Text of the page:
Recently, I wrote about why every marketer should care about design and that we should all know design principles. However, even if you agree, you may be worried that you lack the graphic design chops or the technical skill to use something like Adobe Photoshop.
Don’t let that deter you. There are plenty of tools out there for novice designers to create gorgeous marketing assets. Whether you’re a marketing manager, social media strategist, or small-business owner, these website design apps and tools can help you create graphics like a pro.
When it comes to producing your marketing material, the hands-down best tool out there is Canva. Canva is the gold standard for allowing the novice designer to create beautiful marketing material with its clean user interface and bounty of features.
Canva has a drag and drop interface that is insanely easy to pick up. Within five minutes, you can have a well-composed, ready-to-go graphic.
It may seem like I’m getting paid to write a glowing review by Canva, but I’m not. I just know how useful it is for a small business owner because my wife is one. She told me “I feel like a professional designer without actually being one.” In about an hour, she was able to create this flyer from scratch:
While many similar tools offer comparable capabilities to create graphics, Canva has templates for almost every need you have. Additionally, they have hundreds of layouts available for each type of need. (Most are free, but beware—some of these require the extravagant cost of $1USD.)
For a free tool, the features are pretty amazing. Some of the tools include:
- Photo straightening tool
- Adding text to photos
- Speech bubbles on images
- Image effects
- Library of icons, photos, illustrations
- A robust set of tutorials and resources to learn about design
With Canva, the main tool is free, but there are some paid options. As I’ve mentioned above, many photos or template layouts come at the cost of $1. You can also get Canva for Work at $13/month that gives you access to their free illustrations, photos and templates. It also allows you access to a few more features that aren’t necessary, but if you’re planning to use this as a core tool for your small business, it’s well worth it.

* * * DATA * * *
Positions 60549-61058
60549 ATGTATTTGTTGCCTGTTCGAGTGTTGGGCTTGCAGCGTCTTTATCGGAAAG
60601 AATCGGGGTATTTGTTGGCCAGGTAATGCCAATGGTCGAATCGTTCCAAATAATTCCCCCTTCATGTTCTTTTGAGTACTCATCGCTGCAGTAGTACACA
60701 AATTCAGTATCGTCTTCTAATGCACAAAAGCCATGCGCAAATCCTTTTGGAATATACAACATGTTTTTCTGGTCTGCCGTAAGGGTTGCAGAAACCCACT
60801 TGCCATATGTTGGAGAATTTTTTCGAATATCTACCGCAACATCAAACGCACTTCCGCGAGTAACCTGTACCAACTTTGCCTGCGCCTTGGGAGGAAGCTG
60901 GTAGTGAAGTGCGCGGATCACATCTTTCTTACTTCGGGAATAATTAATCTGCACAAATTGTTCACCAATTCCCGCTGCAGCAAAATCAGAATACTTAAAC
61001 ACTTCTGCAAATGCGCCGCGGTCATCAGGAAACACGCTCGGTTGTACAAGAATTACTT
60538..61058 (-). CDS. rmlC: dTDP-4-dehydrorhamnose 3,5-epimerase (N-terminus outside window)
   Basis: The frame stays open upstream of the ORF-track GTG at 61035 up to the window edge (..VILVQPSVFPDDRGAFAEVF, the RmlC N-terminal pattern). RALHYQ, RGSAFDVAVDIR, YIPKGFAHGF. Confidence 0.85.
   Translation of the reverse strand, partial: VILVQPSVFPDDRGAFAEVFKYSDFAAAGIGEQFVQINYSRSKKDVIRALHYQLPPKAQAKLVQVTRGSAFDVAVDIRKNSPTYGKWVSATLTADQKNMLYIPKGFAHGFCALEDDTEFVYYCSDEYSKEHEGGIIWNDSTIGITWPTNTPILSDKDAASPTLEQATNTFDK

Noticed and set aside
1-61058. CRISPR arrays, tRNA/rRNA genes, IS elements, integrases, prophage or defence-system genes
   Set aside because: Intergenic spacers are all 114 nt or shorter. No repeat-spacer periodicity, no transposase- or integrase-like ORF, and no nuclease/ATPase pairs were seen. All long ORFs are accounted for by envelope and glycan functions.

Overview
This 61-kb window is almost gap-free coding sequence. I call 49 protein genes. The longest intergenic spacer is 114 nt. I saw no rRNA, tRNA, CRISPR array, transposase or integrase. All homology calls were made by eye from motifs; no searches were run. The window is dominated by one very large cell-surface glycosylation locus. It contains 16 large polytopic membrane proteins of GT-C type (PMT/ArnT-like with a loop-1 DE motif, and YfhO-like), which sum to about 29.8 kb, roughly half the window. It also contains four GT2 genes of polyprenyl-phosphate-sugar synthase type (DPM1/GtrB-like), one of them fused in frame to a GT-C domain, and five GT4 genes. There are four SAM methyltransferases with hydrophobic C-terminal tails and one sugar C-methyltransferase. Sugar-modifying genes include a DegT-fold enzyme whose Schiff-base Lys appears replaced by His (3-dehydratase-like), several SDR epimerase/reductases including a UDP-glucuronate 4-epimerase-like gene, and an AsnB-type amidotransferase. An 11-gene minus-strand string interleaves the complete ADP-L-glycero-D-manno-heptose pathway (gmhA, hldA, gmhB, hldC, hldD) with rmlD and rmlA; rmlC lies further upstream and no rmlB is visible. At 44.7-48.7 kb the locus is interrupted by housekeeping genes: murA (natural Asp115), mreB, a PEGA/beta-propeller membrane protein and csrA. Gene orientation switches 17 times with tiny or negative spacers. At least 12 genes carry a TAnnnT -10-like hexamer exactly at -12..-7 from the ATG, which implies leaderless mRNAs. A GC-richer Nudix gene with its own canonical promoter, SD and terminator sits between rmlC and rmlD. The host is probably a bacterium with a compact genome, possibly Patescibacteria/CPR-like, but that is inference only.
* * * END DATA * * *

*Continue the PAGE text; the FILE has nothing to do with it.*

So, maybe everyone’s telling you that even if you’re just a novice, you need to get Photoshop if you want to be taken seriously. Don’t listen to them. Photoshop is great and it’s easily the tool-of-choice for professional editors, but it’s definitely not a requirement.
GIMP is an open-source downloadable application that can do 99% of the simple things that you’d want to do anyway. (Unless you’re desperately needing color & luminance range masking, to which I’d reply “why are you bothering to read this article if you know what that is? Please help me write this next time.”)
For an app that supports multiple platforms (GNU/Linux, Windows, Mac OS), GIMP has a very robust set of features including:
- Customizable interface
- Photo enhancement
- Digital retouching
- Hardware support
- Diverse file formats (TIFF, JPEG, GIF, PNG, PSD, BMP, etc.)
- The ability to read and edit Photoshop files
I love when people get together and provide something of value and give it away. That’s what the creators of GIMP did and as a result, GIMP is 100% open source without restriction. You’re free to change the source code to allow custom plug-ins and distribute any changes you want. There are tons of GIMP add-ons and goodies around the web if you know where to look.
Did you read the part about it being open source? It’s free for everyone, including corporate use.
I am a big fan of infographics as long as they’re well-crafted, interesting, and useful – pretty much the standard for content of any type. You can make quality infographics with either of the two previous tools, but if you plan on making them regularly or just want a head start on one, try out Easel.ly.
Easel.ly is a dedicated infographics tool that is ridiculously easy to use and produces pretty amazing visuals.